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At the Republican National Convention last summer, I planned to shoot some photos and video. But just after landing in Cleveland, as I waited in line to get in, a man in full Thomas Jefferson costume approached me and asked: “Are you Muslim?” I told him yes. He told me Islam was evil.
I’m used to this: People openly stared when I photographed the new World Trade Center being built on assignment in Manhattan. They weren't the first. But in Cleveland, when I talked to people—really talked to them—I could tell meeting a real Muslim face to face made some kind of impact.
I’ve come to believe that many who speak out against Muslims are motivated by fear. Fear that I’ll force women to cover themselves. Fear that they’ll be subject to Sharia law. Fear that I’d kill if given the chance. So I’m going to confront those fears, one by one. In “Who’s Afraid of Aymann Ismail?,” a new Slate video series, I’m going to meet with anti-Muslim activists, state legislators, and my own family to find out if there really is anything to fear about American Muslims.
The series is written and produced by Aymann Ismail and Jeffrey Bloomer, and edited by Aymann Ismail.
Write to firstname.lastname@example.org with feedback or suggestions for episodes. The latest are below.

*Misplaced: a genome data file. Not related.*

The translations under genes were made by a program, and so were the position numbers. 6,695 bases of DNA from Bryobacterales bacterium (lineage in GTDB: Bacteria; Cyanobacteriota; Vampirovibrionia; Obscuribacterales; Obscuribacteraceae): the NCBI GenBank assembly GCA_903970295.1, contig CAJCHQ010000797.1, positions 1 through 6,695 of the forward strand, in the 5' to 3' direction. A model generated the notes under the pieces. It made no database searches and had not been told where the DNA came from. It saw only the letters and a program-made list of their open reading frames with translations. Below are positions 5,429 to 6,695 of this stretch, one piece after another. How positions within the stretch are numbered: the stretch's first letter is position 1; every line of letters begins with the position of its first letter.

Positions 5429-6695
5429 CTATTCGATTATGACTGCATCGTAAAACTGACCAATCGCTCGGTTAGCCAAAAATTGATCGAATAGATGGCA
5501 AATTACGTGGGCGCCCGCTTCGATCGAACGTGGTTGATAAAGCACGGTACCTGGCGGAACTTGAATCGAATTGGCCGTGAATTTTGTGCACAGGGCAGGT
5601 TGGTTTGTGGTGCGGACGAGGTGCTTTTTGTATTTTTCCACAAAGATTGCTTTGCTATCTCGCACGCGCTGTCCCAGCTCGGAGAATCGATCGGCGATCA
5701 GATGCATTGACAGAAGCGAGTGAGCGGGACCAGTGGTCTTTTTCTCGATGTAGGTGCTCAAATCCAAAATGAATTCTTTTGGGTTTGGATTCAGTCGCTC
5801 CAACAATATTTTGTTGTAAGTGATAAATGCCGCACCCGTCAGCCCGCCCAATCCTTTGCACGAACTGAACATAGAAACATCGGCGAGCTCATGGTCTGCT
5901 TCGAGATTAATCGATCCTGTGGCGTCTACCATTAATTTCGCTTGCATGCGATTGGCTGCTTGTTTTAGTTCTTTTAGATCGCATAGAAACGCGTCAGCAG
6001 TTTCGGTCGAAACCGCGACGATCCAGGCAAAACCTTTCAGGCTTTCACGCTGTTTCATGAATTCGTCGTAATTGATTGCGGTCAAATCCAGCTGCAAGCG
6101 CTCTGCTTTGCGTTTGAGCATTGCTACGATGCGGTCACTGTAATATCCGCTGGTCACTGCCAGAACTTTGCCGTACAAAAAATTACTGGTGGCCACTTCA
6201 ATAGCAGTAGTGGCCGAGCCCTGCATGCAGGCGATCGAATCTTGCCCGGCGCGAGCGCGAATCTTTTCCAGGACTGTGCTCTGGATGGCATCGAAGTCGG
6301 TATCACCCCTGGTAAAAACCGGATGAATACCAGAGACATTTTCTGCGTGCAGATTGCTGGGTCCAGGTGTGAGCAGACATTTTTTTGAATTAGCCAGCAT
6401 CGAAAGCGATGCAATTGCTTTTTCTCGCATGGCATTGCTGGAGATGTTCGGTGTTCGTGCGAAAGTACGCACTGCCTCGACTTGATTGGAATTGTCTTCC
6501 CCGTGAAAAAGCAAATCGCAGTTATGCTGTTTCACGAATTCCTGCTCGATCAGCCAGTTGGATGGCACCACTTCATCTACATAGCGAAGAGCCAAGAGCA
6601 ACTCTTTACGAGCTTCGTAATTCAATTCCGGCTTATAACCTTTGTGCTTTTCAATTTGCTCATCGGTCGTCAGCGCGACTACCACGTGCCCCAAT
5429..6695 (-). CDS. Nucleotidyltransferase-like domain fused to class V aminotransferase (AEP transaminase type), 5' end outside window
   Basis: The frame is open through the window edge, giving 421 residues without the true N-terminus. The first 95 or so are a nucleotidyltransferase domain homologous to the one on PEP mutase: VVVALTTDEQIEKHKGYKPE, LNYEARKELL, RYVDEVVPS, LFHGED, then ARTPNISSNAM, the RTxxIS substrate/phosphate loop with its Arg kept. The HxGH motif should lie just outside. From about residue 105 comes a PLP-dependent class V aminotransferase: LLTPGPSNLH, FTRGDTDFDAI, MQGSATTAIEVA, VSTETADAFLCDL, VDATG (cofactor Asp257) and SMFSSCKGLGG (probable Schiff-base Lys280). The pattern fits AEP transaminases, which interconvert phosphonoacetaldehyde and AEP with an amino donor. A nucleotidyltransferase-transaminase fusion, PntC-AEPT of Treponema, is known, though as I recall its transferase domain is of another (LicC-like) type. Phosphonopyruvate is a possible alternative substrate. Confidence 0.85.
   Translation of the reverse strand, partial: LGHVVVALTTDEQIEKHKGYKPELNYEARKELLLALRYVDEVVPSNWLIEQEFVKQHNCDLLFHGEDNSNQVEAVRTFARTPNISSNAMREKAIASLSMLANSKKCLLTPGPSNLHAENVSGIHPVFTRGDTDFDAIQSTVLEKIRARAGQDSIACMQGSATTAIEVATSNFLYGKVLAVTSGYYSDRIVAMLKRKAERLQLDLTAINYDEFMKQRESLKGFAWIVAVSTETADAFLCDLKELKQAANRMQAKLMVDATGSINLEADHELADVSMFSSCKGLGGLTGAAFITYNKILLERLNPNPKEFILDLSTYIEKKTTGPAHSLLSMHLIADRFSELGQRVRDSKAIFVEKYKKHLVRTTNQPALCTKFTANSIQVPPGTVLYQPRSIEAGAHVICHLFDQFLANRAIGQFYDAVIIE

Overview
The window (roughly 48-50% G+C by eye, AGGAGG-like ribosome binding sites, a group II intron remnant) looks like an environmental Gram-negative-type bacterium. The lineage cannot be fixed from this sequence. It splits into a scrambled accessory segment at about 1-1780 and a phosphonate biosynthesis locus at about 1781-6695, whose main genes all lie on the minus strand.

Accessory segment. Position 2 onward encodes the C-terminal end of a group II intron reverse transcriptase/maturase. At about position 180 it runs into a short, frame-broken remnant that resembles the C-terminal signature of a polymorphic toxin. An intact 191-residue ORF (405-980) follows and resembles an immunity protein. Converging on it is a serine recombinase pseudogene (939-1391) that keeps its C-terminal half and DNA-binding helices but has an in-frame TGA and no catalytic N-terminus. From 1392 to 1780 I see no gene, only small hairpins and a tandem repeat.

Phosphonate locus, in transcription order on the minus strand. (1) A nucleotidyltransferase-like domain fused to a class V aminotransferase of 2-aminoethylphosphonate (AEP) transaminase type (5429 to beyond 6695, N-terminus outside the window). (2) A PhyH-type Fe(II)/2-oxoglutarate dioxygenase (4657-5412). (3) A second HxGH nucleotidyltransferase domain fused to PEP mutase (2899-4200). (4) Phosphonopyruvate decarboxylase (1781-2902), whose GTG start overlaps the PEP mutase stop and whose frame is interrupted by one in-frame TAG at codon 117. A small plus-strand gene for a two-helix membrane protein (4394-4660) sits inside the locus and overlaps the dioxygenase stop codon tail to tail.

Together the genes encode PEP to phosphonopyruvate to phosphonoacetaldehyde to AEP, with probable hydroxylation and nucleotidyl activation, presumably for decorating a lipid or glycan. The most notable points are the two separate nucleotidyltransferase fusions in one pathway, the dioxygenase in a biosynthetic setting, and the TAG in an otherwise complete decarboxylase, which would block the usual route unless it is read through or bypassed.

Episode 8: Everyone thinks Muslims shouldn’t celebrate Christmas. I’m doing It anyway.
Episode 7: Ex-Muslims are fiercely criticized by believers. They used to make me angry, too. Then I got to know them.
Episode 6: Fox News claimed a "Sharia court" is enforcing Islamic law in Texas. So I went to see it.
Episode 5: I met a “homegrown” Muslim extremist. His story sounded a lot like mine.
Episode 4: Muslims can’t take a joke about Islam? Don’t tell that to these profane Muslim comedians.
Episode 3: Wearing a hijab is complicated. Deciding not to wear one can be even more so.
Episode 2: To Fox News, Ramadan is another reason to be suspicious of Islam. To American Muslims, it’s an experience more profound here than anywhere else.
Episode 1: I want to confront homophobia in my community. I started at the home of a gay alt-right activist who blames Islam.